Piles

These structural elements can be distinguished into three categories, depending on their diameter: large-diameter piles, medium-diameter piles, and small-diameter piles (also known as micropiles). Among their different employments, they can be used for example as deep-reaching foundations when the upper layers of the soil have scant weight-bearing capacity or an excessive tendency to compression - namely, when it is not possibile to apply the usual superficial foundations; they can also be used as bulkheads (if the piles are laid next to one another) for the stabilization of natural or artificial escarpments and unstable cut slopes, or to heighten the safety of natural slopes that are subject to landslides. The construction of piles is obtained by means of ground-drilling operations with total removal of a soil portion. In some cases, iron piles must be driven into the ground down to the desired depth, and drilling muds and foams must be used if particular conditions of the soil make it necessary (e.g. when the soil is melted and/or scarcely cohesive). After having cleaned out the drilled hole, a hollow metal structure made of type B450C steel cages is driven into it, and castings of concrete are executed. This very last phase must be carried out with particular technological expedients if a certain amount of water is found in the soil.

Micropiles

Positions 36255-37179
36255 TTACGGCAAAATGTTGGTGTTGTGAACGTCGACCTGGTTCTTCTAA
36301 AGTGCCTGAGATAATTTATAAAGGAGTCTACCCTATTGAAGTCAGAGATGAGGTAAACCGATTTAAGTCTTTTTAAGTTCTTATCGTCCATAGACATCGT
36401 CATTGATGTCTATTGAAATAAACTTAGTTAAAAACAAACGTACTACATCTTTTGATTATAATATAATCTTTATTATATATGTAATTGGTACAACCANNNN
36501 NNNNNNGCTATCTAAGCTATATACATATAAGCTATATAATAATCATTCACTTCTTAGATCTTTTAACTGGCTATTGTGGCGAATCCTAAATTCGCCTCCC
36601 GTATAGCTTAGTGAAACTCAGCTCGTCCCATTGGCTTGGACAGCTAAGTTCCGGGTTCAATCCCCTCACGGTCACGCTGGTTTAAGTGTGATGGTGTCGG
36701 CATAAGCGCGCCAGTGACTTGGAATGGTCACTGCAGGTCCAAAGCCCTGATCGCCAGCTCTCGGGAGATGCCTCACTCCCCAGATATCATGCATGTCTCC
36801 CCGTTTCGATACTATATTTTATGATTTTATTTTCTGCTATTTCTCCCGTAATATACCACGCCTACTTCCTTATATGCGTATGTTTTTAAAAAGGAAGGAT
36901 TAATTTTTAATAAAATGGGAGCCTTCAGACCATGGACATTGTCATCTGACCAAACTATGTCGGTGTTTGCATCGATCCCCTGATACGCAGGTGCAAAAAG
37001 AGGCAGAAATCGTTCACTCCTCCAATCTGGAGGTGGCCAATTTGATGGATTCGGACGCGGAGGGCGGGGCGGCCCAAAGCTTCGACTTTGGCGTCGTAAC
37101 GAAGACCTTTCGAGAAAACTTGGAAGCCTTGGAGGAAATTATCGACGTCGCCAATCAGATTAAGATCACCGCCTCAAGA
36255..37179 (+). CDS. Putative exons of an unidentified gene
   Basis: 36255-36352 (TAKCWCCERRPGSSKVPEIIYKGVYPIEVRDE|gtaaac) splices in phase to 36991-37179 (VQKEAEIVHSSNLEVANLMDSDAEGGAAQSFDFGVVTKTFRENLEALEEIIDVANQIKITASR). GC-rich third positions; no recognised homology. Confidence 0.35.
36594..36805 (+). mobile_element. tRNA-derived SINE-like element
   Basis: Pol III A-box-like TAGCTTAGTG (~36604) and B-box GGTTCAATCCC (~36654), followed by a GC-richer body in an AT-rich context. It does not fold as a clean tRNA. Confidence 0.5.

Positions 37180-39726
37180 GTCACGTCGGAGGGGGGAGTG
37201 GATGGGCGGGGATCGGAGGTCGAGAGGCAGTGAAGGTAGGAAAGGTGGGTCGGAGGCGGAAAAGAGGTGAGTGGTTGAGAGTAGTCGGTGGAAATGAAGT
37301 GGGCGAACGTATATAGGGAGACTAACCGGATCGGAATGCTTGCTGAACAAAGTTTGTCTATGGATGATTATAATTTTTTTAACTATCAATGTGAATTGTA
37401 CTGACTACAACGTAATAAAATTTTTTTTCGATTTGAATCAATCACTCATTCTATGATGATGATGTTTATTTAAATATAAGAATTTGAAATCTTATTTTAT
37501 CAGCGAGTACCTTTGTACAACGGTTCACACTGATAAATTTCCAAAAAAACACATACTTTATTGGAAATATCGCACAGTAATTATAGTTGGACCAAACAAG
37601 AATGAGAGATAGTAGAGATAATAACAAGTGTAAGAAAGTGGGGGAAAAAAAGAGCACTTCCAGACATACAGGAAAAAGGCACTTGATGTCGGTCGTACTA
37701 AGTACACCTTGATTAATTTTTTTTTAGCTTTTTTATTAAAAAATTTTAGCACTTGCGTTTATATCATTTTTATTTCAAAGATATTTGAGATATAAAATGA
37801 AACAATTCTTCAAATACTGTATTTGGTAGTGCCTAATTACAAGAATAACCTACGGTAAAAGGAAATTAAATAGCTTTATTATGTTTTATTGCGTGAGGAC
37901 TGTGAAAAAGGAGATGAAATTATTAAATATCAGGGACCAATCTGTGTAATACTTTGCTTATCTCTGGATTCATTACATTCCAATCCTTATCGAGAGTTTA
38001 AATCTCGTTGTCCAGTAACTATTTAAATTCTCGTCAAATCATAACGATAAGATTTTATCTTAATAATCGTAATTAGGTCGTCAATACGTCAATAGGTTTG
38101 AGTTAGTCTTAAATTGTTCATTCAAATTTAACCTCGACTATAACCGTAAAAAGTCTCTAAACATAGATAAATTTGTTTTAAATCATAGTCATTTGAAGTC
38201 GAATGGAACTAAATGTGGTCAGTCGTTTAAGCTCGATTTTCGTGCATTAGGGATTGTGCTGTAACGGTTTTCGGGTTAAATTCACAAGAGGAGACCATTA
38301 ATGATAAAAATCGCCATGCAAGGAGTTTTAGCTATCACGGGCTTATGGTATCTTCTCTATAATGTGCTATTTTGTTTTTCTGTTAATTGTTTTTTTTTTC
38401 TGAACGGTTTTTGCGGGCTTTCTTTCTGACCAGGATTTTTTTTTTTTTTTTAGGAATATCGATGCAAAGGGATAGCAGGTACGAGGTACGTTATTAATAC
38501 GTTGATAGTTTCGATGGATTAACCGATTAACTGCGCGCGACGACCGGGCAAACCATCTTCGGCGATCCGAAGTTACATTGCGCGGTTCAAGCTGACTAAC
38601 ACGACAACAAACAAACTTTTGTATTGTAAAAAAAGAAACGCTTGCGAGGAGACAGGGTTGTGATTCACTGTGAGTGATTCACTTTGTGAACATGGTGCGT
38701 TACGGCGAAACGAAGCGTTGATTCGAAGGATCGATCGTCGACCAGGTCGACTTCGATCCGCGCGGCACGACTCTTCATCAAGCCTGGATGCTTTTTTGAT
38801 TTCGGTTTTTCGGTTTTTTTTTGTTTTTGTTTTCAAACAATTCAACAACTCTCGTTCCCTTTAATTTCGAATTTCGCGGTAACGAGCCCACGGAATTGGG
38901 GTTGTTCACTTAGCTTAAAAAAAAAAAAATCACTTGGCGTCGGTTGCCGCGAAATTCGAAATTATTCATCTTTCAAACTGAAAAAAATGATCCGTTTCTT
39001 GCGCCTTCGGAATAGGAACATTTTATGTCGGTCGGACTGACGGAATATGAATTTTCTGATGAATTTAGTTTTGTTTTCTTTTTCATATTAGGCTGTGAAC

These elements are employed when deep foundations give rise to problems that can’t be solved by means of other technological devices. They are helpful both during the execution phase (as they imply the use of handy equipment in narrow spaces) and during the employment phase (thanks to their small dimensions and to the minimal impact they have on pre-existing structures). Micropiles are special small-diameter piles endowed with a conspicuous weight-bearing capacity that can be used to sustain foundations, underpinnings and abutments. They are executed by means of rotation or rotary percussion, employing techniques similar to those adopted to realize the other types of piles, and can be placed either in a bulkhead configuration or in contiguous groups (the so-called root piles), in a vertical or sub-vertical position. In the Italian praxis, the root-pile consist of a tubular steel reinforcement (a.k.a. tube), hosed to improve its continuity and supplied, if necessary, with check valves for low-pressure injections of cement mixtures, with the addition of admixture to obtain a strengthened interspace between the steel tubular core and the soil surrounding it. Perforations can be either air-driven, involving the use of down-hole hammers for operations of rotary percussion, or liquid-driven (namely using admixtured perforating fluids) by means of abrasive tools called claw-bits or by simple rotation.

 

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